In 1918, there were 1200 Australian men buried in England.  The Australian Natives Association decided to mark ANZAC day visiting each of the graves.  Annie was allotted the Stratford-sub-Castle Cemetery in Salisbury where 22 men were buried.  Martin Rolfe (from the Queensland Agent General office) heard she was going alone and offered to accompany her.

When they arrived at the cemetery they were touched to find women from the village had also visited the graves and left flowers.  Annie and Martin left daffodils and wildflowers on each grave and cards with the inscription, “Australia is proud of her illustrious dead, who have fought a just fight for King and Empire and tenders sincere sympathy to bereaved relatives and friends.”  Annie took down the name and number of each man and wrote to the next-of-kin “to let them know their loved one was not forgotten on our great anniversary”.  She also arranged postcard photographs of the plot to send to the relatives.  There were four boys from central Queensland buried in the cemetery.

Of course, for Annie, while the day was a commemoration and celebration it was also a reminder of the grim reality of the on-going war.  “All day I could not help wondering what our boys in France were doing.”  She hoped “they were celebrating the day by routing the Germans from Villers-Bretonneux” but knew any victory would be bittersweet.  Every battle regardless of the outcome was followed by sorrow when the casualty lists arrived.

While it’s likely they honoured the soldiers in a personal way on Anzac Day in 1917 it is also likely they attended one of the official events organised to remember the storming of ANZAC Cove and the Australians who died in Gallipoli.  These events included, a memorial service held at the War Chest Club, a service and reception at Westminster Catholic Cathedral, a function at the ANZAC Buffet and an evening of entertainment for the Australian and New Zealand troops at the Princess Theatre in Oxford Street.  Andrew Fisher, the Australian High Commissioner, the state Agent Generals and Lady Godley, wife of the Commander-in-Chief of the New Zealand forces were at the War Chest Club with soldiers and guests.  The Bishop, Dr Perrin preached, “the Australians at Gallipoli, though not victorious, were not defeated.  When history was written the most wonderful fact would be that before there was any suggestion of conscription in Australia, Canada or England millions of men volunteered for the Empire.  The blood shed on Gallipoli and elsewhere had made it real instead of a nominal Empire.” Sir John McCall, the Agent-General for Tasmania, told soldiers at the ANZAC Buffet “although our men were making a record in France nothing they had done there exceeded the great deeds of Gallipoli”.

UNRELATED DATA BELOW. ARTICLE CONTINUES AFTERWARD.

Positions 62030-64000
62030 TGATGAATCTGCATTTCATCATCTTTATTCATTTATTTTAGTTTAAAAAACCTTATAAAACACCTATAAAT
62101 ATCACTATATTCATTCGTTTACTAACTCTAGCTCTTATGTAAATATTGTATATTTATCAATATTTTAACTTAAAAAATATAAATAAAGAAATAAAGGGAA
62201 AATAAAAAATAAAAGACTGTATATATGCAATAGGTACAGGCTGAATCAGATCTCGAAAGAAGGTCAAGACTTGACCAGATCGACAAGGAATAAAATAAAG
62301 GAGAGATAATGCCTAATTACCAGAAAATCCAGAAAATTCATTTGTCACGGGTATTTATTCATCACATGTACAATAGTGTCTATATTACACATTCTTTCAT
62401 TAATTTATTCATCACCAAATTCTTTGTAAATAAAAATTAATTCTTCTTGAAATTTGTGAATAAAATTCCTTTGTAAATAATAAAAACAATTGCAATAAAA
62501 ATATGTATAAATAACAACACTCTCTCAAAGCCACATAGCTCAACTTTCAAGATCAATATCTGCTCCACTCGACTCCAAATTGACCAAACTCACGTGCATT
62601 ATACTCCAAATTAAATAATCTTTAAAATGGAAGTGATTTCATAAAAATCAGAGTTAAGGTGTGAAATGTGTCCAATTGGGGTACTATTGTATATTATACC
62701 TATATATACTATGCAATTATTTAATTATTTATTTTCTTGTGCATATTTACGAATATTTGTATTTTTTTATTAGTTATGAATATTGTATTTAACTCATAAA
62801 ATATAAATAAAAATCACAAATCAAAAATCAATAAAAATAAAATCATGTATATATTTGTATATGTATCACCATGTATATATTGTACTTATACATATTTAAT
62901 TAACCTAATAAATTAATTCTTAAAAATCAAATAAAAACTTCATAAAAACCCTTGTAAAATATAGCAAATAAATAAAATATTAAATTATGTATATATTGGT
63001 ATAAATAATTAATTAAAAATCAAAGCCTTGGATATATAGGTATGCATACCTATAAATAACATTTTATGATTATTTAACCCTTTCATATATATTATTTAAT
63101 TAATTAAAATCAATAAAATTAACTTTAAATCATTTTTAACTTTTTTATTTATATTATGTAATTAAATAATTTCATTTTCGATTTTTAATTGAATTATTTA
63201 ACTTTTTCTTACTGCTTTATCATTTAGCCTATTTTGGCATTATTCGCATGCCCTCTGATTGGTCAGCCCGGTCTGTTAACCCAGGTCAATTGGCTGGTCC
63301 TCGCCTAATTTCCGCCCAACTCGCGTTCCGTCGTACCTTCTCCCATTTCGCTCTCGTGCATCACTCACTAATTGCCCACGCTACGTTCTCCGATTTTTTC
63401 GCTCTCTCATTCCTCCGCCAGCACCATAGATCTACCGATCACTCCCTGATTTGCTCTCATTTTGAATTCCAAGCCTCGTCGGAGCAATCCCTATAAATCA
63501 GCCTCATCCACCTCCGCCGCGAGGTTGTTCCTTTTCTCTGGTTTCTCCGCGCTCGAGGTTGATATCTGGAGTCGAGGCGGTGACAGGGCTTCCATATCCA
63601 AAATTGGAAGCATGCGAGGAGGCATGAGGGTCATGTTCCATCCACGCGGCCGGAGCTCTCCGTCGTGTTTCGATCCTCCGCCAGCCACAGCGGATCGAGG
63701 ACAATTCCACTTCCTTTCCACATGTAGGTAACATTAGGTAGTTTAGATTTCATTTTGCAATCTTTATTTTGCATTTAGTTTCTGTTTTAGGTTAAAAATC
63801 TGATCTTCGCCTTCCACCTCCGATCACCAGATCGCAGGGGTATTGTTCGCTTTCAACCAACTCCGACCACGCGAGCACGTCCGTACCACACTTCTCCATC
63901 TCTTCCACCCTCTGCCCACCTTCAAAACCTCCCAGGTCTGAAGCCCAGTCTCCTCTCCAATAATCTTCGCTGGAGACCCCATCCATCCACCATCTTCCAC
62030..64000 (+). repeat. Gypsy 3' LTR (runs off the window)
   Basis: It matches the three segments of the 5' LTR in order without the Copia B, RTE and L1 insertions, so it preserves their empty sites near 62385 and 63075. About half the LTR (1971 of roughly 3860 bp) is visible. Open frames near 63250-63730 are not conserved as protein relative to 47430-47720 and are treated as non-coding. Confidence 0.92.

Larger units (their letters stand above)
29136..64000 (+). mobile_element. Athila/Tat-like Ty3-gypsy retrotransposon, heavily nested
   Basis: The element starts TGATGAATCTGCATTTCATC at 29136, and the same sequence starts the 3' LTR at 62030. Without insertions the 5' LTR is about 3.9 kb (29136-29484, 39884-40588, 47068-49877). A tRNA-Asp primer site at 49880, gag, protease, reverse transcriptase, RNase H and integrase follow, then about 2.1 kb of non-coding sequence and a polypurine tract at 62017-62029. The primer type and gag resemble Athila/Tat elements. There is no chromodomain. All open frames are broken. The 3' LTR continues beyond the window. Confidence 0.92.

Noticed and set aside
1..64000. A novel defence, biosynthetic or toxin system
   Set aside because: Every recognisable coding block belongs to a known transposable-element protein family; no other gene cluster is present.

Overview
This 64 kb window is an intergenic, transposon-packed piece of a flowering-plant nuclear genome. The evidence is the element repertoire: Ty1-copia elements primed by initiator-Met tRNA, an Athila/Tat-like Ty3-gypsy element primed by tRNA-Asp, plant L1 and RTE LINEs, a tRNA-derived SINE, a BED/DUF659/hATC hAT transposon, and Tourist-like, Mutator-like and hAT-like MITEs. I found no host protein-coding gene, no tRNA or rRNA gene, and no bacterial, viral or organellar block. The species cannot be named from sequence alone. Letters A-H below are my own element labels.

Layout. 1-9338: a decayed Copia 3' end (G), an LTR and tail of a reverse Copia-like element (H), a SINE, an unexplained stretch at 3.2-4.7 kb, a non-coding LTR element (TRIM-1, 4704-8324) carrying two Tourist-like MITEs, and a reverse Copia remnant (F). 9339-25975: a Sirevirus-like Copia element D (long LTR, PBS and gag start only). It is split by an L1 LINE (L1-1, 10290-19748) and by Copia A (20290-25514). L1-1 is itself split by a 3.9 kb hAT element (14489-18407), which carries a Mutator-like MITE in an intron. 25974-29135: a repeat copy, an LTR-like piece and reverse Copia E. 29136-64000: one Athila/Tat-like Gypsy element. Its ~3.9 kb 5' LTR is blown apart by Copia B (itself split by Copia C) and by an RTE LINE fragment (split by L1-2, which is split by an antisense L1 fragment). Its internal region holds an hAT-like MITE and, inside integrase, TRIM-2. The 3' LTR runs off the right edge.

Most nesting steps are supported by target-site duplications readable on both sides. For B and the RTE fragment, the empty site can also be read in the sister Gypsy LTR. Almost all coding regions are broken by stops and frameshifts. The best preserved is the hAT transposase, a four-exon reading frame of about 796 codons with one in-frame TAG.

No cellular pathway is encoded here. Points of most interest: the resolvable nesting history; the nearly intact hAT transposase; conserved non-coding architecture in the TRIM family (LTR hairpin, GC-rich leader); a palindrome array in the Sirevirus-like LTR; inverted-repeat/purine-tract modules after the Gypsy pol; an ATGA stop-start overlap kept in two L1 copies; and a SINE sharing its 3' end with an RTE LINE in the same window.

Further Information

Annie’s letters to Mary Trotman have been digitised by the NLA and are available on Trove – http://www.trove.nla.gov.au

Image courtesy of the Community Website of Stratford Subcastle, Salisbury.

 

 

Heavy Losses at Bullecourt

One hundred years ago William Glasgow was in the thick of things at Bullecourt in France.  Early April 1917, Brigadier General Glasgow, commanding the 13th Brigade, was asked to take over from Cam Robertson.  Cam Robertson (James Campbell Robertson), a Queenslander from Toowoomba, was the commander of the 12th Brigade.  His accidental wounding at the end of March necessitated the temporary change of command.

On the April 12th, Glasgow addressed his wife’s Belle’s complaint that “a letterless day was dreary and endless”.  He explained, “I am very busy and find it difficult to find time to write daily.  I took over from Cam Robertson and am forward again”.  Censorship and perhaps a desire to spare her the full horrors his men endured prevented him from revealing more details except to assure her “when one is forward and pushing there are worries” which do “not allow of thoughts other than the work at hand”.